If I had a considerable amount of weight to lose (I was 170 lb. on zero carb), I'm about (150 lb. now; consuming about 400+ grams of sugar a day) I would focus on restoring the metabolic rate (pulse, body temperature, mood, libido) by consuming enough sugar and protein (80-100+ grams) while tapering the amount of fat I consumed (refined coconut oil would probably be the best weight loss fat).

                          Calcium is an important factor in weight loss. Obtaining a fairly large amount of calcium (5-7 grams a day and the cofactors) can decrease inflammation, stress, and increase the metabolic rate.
                          Hi Danny, when you mention the amount of sugar and protein, are the numbers in reference to both sugar and protein combined? Or 80-100 grams for EACH?

                          Comment


                          • Originally posted by They call me BUTTLOCK View Post
                            Hi Danny, when you mention the amount of sugar and protein, are the numbers in reference to both sugar and protein combined? Or 80-100 grams for EACH?
                            80-100 grams of protein

                            Unspecified amount of carbohydrate, because you can use simple self-diagnostics to figure it out (pulse, body temperature). If pulse is very low (60s, low 70s), more carbohydrate (and salt/calcium) is probably warranted.
                            www.dannyroddy.com

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                            • I find this thread very interesting! In the beginning of my own journey I was adament that all sweets except stevia were the devil!! And I did buy into eliminating all fruit for awhile. Eventually through my own n=1 and various incidents I added back in all fruit, and raw honey and sometimes other sugars. I do not eat 'sugary' store bought items ever because I can't do processed foods well. But I make desserts, and sorbets and juices and fruitsicles and other sweet things. Funny thing is that once I added back in carrots, sweet potatoes and desserts with fruits I lost my excess weight and regained my energy and my mood stabilized. I never thought it was because I added back the fructose but there is a connection,and I also added more salt. Very interesting and thanks for all of the links also. I love having new ideas to research

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                              • Danny said earlier:
                                "Cortisol is required to breakdown structure (muscles, thymus) for amino acids to convert into glucose when it's deficient. Damage can probably be minimized by consuming lots of protein, but a "higher functioning" of cortisol overtime can weaken the thymus ("immunity central"), suppress the thyroid, lower sex-drive, cause the intestine to become permeable (food allergies, poor digestion), and cause depression."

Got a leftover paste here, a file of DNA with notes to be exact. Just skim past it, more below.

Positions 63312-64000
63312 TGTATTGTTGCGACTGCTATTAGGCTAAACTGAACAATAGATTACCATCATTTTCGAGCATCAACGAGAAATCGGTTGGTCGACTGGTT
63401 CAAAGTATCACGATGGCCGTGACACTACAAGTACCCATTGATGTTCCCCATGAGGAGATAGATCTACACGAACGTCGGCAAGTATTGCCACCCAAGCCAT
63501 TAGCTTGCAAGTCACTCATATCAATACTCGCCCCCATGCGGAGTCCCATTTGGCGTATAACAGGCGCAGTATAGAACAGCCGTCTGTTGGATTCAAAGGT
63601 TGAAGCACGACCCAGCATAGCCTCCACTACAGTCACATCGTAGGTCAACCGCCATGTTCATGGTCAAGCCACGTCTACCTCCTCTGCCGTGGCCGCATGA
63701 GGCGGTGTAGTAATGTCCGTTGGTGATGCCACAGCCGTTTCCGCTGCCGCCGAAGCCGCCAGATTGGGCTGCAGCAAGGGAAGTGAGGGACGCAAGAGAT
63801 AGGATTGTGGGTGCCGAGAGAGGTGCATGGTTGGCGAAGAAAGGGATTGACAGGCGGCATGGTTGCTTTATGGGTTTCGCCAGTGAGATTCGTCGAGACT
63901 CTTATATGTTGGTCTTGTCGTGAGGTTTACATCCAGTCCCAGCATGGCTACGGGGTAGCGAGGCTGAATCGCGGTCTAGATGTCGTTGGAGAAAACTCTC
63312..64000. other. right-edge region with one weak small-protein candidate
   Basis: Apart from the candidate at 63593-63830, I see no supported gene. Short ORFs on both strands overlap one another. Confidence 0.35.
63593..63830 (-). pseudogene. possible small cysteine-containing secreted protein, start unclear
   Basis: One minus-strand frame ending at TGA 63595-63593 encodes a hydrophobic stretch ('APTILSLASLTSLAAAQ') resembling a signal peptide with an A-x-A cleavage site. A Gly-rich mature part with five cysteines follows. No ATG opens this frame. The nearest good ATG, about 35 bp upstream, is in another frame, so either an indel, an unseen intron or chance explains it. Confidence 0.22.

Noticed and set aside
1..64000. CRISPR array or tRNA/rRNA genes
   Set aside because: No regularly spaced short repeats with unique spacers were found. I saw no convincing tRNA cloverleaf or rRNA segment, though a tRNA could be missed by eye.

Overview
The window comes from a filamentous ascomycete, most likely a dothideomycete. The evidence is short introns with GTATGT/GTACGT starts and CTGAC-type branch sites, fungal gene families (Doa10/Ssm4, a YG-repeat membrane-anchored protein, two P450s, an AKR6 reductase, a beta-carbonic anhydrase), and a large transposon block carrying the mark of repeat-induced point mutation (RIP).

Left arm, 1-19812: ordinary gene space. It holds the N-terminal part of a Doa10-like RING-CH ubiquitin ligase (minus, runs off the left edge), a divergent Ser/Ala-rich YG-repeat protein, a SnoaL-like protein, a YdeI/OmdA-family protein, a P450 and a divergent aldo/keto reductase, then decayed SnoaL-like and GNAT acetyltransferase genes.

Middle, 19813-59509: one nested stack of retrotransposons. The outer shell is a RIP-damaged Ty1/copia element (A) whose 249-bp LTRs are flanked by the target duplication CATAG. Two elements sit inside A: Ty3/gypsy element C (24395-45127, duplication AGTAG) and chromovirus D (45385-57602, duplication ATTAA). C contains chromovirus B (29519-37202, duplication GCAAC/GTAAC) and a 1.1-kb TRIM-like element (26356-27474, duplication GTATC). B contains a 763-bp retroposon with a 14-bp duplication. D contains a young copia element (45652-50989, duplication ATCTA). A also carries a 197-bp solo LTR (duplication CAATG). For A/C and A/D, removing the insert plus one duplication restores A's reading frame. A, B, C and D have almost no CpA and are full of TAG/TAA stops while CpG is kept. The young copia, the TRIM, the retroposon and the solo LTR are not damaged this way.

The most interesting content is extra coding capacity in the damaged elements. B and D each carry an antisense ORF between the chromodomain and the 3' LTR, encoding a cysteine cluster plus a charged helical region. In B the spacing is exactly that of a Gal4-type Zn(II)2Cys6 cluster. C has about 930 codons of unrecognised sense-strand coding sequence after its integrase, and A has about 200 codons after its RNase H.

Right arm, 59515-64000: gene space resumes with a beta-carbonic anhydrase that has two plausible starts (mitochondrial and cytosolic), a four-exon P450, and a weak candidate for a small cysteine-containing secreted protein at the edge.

After being extremely low-carb for almost 2 years I began to experience all of the negative side effects, especially hormonal issues. I was experiencing extreme PMS and fibrocystic breasts. Both of these can be attributed to high estrogen.

                                I was also noticing more food related sensitivities and hypothyroid symptoms (exhaustion, freezing cold hands and feet ect.) I'm a big fan of primal and I have a lot of respect for Mark, but I also highly respect those who aren't afraid to question the process when things seem to be going wrong. I think that if low-carb primal/paleo is working for you and you do not notice ill effects, then fine. But if things start to go wrong down the line it is important to have some different ideas to consider.

                                I tried the throwing primal to the wind and eating ice cream and pizza to raise my metabolism for a little bit 180degreehealth style. I felt pretty good (other than initial issues with low blood sugar from the sudden reintroduction of carbs) but I have gained 15 lbs and it is all fat.

                                I've gone back to low carb but started adding back in sweet potatoes every day and I've found I'm feeling better. Seeing better estrogen clearance also. The extra weight I've gained hasn't budged though. My biggest problem right now, I can't seem to eat any vegetables (not even lettuce) or fruit without them tearing up my stomach. Sweet potatoes is all I can handle. Fructose malabsorption? This leaves me with only meat, fat and sweet potatoes. I am for sure banging my head against the wall trying to figure out what to do from here. I initially lost over 40 lbs since going primal and I promised myself I'd never let myself gain it all back.